Voodoo or Hoodoo, Santeria, Macumbe, Palo? To understand why these religions have so much in common we must go back to how they came about. At one time, all the blacks that came to America were brought to Haiti, taken from Ife. They were packed like sardines in so called "nigger boats", and actually made the whole trip from Africa to the new world standing up. Food and water was thrown from a large grill above and we'll leave the idea of going to the bathroom to your imagination! For a period of at least a hundred years plus the main slave trade market was at Port-au-Prince.
All blacks were dropped at Port-au-Prince under the classification of Bossales (meaning “rough slave”) and very few Bossales managed to escape upon arrival! From the market Bossales were sold to the colons who brought them to plantations where they were beaten into submission. A small group became the Slave Masters: males who earned the trust of their white master were in charge of breaking down the new arrivals. The strong ones were sent to the fields but a selected few were used as breeders with the weak ones trained as house slaves. Most of the female slaves worked around the main house and were only sent to the fields at harvesting time. The female slaves were used for sexual pleasure and for breeding, but as soon as a female slave delivered a baby the infant was sold to another plantation. After a period that ranged from 3 months to a year, slaves were brought back into the market of the Bossales where they were sold again before they went to their finale destination.
When slaves were sold, one of the slave masters was sold along with the group to keep it inline until they arrived at their destination. It took several years before a slave became a slave master. Back then the average life span of a male slave was 7 years. You got up at 5 a.m. worked in the field until sometimes midnight (especially at harvest time).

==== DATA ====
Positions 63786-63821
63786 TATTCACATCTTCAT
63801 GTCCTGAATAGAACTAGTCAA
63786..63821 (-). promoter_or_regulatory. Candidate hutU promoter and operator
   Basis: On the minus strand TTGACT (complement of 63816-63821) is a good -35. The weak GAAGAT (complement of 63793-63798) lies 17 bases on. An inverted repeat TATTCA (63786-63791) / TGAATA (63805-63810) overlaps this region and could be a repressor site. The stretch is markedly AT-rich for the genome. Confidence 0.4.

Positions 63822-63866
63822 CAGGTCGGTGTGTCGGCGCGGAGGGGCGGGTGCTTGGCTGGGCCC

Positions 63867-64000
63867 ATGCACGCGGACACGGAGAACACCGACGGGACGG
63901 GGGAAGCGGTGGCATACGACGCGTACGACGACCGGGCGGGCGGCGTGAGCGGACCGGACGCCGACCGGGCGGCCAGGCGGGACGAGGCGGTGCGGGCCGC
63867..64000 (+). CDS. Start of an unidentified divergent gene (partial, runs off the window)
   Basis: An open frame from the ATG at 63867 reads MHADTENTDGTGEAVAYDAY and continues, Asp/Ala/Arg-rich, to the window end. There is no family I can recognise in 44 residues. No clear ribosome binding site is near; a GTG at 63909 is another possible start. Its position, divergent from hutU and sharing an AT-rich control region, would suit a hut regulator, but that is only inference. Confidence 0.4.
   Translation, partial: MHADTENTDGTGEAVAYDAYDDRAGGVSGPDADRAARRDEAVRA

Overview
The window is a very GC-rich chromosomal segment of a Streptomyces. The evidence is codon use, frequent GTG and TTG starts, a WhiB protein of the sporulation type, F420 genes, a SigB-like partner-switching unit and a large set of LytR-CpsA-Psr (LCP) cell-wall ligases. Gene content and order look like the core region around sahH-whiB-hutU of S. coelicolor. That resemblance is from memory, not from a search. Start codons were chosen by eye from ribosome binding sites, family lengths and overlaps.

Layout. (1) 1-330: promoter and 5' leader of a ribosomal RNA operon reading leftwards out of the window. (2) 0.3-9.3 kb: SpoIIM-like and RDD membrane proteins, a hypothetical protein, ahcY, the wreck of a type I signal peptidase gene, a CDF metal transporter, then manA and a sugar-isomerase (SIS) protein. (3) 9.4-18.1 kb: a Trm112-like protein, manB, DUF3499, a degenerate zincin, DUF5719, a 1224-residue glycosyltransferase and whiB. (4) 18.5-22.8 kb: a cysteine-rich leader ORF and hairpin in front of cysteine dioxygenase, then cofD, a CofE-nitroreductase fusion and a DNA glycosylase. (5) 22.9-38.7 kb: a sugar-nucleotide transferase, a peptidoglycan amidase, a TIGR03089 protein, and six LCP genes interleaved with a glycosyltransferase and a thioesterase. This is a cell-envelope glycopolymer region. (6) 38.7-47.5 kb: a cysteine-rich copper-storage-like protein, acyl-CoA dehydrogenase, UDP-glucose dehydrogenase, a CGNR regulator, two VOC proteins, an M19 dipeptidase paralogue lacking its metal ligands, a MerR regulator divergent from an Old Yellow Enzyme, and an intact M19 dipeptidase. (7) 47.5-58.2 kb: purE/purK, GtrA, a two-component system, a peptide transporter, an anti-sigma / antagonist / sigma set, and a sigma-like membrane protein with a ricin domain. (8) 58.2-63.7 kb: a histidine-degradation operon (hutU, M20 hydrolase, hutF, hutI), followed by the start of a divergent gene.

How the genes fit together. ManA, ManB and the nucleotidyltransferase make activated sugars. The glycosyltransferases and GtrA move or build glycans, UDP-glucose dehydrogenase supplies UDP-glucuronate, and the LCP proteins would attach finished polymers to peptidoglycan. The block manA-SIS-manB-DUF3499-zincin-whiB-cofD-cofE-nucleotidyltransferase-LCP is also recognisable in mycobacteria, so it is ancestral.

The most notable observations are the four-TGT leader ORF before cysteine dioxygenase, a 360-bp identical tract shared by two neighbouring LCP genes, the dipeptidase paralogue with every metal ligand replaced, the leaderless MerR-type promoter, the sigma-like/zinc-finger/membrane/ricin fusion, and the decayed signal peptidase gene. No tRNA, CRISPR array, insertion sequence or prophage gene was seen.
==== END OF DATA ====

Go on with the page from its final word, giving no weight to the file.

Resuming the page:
Runaway slaves kept the secret knowledge deep inside the mountains while hiding with their fellow Indians, who shared with them the secrets of the land, taught other slaves while staying in Haiti. The plantation owners never really supervised the slaves and the slave masters (who were black) kept their mouths shut. That's how the Haitians were able to get together and organize their freedom. When slaves were sold and reached their final destination in order to create a unity, the religion was reorganized and renamed.
Different kinds of Voodoo? Yes like Christians include Catholics, Protestants, Baptist, Jehovah Witnesses, & etc, Voodoo has several rites easily recognized by the difference in dancing and the beat of drums. Different rites of Voodoo (with many close to extinction) in Haiti are: Guinea, Catarulo, Congo, Ewe, Ibo, Limba, Macaya, Nago, Petro, Rada. In the Dominican Republique: Guinea, Dahomey, Yoruba. In Cuba: Santeria, Brujeria, Yoruba. In south America: Palo, Caca, Macumbe. In Africa: Aizo, Amine, Ashante, Bariba, Cangale, Caplaou. In the Congo: Ewe, Fon, Fila-Fila, Gua, Ibo, Loko, Miba, Nago, Oli, Quita, Samba, Sinigal, Unlo, Yoruba, (and much more!!!) Defined sometimes as the worship of the Orishas, Voodoo, Hoodoo in Miami, New Orleans, Louisiana, Georgia, U.S.A.